This week, Blockbuster finally filed for Chapter 11 bankruptcy, asking for protection against its almost $1 billion worth of debt as the video rental company tried to restructure everything. However, the company isn't closing everything down, contrary to probably every store you've seen that has liquidation signs in them. Blockbuster looks to focus on kiosks and online offerings as their main business and wants to keep just a couple of stores open.
Wait, you mean Blockbuster isn't in bankruptcy already? If that's what you, our dear reader, were thinking, then click the break for more!
Yes, Blockbuster has put off the inevitable almost a whole year, while closing almost a thousand stores in the process. That hasn't stopped them from starting a bunch of new distribution deals with movie studios though.
This announcement won't stop them, however. Blockbuster has said in a separate statement that it will still offer newest movie releases to customers 28 days "before our top competitors" and that Blockbuster Express kiosks will still be open for business.
Blockbuster CEO Jim Keyes issued a statement on the matter.
The recapitalized Blockbuster will move forward better able to leverage its strong strategic position, including a well-established brand name, an exceptional library of more than 125,000 titles, and our position as the only operator that provides access across multiple delivery channels—stores, kiosks, by-mail and digital. This variety of delivery channels provides unrivaled convenience, service, and value for our customers.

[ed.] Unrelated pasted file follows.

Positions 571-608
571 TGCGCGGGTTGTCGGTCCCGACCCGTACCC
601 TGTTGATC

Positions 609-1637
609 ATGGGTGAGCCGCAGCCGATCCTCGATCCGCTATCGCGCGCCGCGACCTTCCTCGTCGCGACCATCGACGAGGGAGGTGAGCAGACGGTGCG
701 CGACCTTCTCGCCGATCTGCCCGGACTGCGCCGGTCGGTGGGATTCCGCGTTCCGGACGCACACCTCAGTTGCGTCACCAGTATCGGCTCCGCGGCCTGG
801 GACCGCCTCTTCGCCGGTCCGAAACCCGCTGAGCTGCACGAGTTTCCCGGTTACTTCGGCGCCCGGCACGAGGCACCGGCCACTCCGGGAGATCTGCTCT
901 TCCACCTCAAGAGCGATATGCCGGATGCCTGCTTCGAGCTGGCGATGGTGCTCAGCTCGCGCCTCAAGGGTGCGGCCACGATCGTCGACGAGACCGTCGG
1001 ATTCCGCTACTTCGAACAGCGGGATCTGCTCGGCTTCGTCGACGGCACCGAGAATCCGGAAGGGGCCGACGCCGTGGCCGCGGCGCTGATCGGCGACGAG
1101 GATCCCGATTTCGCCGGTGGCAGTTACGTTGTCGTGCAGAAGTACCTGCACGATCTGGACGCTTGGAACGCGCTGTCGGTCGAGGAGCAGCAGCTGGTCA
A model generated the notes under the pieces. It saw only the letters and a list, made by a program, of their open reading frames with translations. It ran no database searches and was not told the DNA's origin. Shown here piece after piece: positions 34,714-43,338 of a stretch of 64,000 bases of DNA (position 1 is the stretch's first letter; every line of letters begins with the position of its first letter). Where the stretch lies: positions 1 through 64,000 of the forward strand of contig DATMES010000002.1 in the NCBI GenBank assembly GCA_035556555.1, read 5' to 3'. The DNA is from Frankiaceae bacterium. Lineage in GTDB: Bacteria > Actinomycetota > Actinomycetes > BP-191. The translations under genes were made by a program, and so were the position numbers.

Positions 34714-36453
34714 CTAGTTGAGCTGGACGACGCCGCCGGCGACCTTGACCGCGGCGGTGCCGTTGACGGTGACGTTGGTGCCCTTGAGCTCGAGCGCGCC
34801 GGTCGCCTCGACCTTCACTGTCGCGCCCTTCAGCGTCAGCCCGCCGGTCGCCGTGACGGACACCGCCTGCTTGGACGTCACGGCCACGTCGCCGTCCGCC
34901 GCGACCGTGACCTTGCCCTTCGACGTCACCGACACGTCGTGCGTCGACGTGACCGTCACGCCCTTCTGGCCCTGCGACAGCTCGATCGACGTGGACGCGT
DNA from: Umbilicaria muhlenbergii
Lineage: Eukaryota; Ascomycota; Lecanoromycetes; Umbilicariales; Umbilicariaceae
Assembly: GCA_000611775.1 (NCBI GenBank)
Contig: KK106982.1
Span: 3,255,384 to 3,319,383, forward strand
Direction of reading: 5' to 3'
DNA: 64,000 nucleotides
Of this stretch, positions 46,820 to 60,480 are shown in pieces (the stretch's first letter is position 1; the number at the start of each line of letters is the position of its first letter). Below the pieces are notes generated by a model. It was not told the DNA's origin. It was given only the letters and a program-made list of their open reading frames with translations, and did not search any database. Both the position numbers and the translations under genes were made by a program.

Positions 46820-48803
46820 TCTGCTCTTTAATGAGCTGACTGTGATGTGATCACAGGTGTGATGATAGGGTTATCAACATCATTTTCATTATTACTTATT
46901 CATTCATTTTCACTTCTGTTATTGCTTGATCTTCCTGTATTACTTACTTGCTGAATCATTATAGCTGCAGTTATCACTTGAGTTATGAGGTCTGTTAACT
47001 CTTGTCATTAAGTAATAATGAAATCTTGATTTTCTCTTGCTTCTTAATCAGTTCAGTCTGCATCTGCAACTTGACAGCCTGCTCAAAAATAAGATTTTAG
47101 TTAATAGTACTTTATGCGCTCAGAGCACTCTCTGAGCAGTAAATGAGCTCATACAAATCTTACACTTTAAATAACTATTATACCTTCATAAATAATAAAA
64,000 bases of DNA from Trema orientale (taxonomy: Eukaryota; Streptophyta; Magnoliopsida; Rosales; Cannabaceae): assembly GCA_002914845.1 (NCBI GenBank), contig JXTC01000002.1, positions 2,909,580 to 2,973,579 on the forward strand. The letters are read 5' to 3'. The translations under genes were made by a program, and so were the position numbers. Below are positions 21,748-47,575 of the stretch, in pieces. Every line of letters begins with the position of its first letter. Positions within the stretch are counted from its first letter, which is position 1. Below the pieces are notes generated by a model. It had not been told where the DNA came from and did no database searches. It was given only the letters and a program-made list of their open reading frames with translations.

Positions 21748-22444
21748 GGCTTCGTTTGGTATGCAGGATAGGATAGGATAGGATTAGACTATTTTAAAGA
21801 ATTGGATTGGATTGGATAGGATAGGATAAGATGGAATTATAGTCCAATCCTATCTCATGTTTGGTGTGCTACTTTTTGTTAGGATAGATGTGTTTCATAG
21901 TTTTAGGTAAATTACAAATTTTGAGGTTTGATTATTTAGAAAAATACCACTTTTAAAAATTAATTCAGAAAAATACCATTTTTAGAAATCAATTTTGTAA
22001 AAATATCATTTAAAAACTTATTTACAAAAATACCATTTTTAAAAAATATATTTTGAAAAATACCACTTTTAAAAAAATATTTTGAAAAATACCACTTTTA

According to the filing, Blockbuster's senior creditors (whom the company owes about $630 million total) will be given equity in the new and improved company, while common and preferred stockholders will be left to fend for themselves.
It's weird that movie studios still think Blockbuster is important, especially because the company owes several studios tens of millions of dollars that won't get paid. Based on the filing, Blockbuster owes 20th Century Fox $21 million, Warner Home Video $19 million, Sony Pictures $13 million, Walt Disney $8.5 million, Universal Studios $8 million, Lions Gate $8 million and that's only the big players!
I guess studios are doing whatever it takes in order beat Netflix, iTunes and Amazon Video on Demand as long as the DVD market lives on.